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When prices are poor, cutting corners on inputs can be temptingWhen prices are poor, cutting corners on inputs can be tempting

Selling, planting illegal seed can turn out to be a costly mistake.

Walt Davis 1

January 2, 2017

2 Min Read
NEED FOR RESEARCH: Companies such as Syngenta, which recently settled a Plant Variety Protection violation with a Kansas grower, spend millions of dollars to bring new varieties to market.

In a year of bad prices, like 2016, it is really tempting for farmers to cut costs wherever they possibly can, and that makes it more tempting to plant illegal seed.

"Even in good years, we are getting only about 25% to 30% of the acres in Kansas planted with certified seed," says Daryl Strouts, executive director of the Kansas Wheat Alliance, the commercialization and marketing arm for new varieties released by Kansas State University wheat breeders. "The rest is saved seed or illegal seed."

He says there is a lot of ignorance out there, and it is possible for farmers to unknowingly violate the Plant Variety Protection Act that prohibits the sale of uncertified seed for planting.

Saving seed from your own crop to plant in the fall is legal, Strouts says, as long as you legally purchased the seed in the first place.

"You can buy and plant certified seed one year and legally save the progeny from that crop to plant the next year," he says.

Buying seed from your neighbor to plant on your farm is illegal if it is a variety protected by the PVPA, which includes all varieties, both public and private, that were released within the last 20 years.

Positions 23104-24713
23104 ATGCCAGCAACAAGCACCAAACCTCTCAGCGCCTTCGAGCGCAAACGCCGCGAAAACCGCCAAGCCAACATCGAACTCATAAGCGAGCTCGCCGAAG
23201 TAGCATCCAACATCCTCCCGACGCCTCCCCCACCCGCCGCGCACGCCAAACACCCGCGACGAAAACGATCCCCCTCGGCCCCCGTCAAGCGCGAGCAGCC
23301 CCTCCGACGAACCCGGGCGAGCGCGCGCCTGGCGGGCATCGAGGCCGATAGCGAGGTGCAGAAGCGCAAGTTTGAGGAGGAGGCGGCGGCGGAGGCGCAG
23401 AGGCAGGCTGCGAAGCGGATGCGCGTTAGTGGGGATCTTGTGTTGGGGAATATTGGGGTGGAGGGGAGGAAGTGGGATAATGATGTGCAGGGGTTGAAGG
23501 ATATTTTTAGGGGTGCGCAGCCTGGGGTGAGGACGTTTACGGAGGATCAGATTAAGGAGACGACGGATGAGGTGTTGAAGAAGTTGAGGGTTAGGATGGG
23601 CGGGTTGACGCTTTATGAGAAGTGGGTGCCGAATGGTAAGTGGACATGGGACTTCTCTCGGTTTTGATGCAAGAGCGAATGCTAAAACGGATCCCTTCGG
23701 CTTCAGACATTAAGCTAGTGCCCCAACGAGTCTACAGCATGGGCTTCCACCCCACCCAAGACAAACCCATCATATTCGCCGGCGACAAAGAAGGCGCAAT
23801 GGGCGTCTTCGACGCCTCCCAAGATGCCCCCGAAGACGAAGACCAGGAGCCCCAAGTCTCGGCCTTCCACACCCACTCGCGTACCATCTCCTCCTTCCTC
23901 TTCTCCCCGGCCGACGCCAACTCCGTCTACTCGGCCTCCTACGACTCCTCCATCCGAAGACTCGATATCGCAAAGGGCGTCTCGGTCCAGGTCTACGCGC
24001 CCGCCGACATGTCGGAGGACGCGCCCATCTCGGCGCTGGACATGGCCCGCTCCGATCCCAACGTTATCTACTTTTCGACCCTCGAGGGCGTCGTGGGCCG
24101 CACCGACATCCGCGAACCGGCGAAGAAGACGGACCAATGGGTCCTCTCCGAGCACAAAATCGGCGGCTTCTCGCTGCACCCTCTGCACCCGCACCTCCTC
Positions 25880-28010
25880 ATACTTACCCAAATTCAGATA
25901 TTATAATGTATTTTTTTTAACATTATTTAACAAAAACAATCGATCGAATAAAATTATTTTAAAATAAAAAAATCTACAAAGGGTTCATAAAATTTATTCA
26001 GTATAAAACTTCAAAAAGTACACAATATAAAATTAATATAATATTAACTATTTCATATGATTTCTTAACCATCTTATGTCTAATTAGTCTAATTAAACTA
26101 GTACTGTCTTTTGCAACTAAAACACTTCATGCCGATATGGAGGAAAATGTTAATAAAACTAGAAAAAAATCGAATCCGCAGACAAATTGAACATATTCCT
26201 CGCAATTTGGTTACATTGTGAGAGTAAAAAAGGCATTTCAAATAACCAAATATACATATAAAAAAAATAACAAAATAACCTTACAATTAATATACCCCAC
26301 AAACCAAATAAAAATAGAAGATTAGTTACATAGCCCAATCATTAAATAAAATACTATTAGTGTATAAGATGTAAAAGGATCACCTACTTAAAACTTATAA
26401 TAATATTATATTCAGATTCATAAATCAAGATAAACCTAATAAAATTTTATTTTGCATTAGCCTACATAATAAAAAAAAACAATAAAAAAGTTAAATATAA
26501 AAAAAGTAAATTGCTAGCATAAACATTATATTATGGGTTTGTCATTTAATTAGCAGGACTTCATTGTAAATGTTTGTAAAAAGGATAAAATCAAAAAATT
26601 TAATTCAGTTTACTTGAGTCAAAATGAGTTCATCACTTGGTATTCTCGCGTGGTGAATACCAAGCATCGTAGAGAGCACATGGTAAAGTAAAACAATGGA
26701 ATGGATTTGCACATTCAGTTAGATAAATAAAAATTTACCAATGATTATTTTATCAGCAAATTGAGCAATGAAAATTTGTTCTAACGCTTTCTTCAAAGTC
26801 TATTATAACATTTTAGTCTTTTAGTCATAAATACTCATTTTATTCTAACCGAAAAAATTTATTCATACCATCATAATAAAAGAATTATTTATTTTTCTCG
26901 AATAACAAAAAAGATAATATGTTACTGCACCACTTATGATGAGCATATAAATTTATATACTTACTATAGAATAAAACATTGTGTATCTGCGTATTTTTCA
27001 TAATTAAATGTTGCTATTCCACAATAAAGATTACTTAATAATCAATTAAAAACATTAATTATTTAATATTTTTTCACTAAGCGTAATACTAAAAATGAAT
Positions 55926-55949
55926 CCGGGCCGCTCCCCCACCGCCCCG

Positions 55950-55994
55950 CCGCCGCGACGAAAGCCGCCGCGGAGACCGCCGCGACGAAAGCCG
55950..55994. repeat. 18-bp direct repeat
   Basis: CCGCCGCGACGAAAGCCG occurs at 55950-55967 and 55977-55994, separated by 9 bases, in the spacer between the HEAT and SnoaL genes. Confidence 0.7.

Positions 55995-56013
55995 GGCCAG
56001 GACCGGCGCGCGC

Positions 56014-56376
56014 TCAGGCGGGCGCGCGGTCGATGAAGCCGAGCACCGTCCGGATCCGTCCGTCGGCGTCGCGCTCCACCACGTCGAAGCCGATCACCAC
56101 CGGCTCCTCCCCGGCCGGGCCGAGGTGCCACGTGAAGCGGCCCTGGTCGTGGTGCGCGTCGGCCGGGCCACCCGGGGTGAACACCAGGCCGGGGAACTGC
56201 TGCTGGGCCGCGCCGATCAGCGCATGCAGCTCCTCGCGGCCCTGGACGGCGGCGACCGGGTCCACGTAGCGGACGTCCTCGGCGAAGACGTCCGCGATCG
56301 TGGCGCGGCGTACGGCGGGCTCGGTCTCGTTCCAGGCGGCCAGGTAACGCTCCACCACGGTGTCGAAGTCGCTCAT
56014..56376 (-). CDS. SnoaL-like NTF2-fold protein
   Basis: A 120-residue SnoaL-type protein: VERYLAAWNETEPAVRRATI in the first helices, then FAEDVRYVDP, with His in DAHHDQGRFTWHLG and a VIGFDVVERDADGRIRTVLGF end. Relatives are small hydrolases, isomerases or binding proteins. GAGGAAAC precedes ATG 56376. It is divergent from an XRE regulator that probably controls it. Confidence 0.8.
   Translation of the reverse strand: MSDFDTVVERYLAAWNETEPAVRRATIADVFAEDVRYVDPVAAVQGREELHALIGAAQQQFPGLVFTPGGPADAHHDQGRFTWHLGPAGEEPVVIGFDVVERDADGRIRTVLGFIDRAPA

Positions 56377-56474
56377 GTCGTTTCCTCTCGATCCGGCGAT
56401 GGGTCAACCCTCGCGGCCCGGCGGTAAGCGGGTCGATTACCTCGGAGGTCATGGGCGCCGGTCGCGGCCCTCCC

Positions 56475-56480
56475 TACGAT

"You can legally grow and sell varieties where the PVPA has expired," Strouts says. "As of the summer of 2016, that includes Jagger."

Jagger was one of the most popular of Kansas varieties, but much of its resistance package has been defeated over the last two decades, and newer varieties offer better yields and a healthier crop. Jagger remains one of the most popular parent lines for breeders developing new varieties.

There is a checklist for farmers who are uncertain if the seed they are about to plant is legal.

First of all, if you grew it, you're in the clear.

If you bought it, make sure that every bag has a blue tag that denotes it is certified seed. If you bought in bulk, there should be a blue tag on your paperwork showing that the purchase is certified seed.

"I always advise producers to hold onto those blue tags in case anyone questions their planting," Strouts says.



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